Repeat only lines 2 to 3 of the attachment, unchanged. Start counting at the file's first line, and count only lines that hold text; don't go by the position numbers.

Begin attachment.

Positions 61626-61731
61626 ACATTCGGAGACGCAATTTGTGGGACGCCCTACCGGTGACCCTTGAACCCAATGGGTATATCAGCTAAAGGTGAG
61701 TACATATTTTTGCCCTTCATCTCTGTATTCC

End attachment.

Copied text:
61626 ACATTCGGAGACGCAATTTGTGGGACGCCCTACCGGTGACCCTTGAACCCAATGGGTATATCAGCTAAAGGTGAG
61701 TACATATTTTTGCCCTTCATCTCTGTATTCC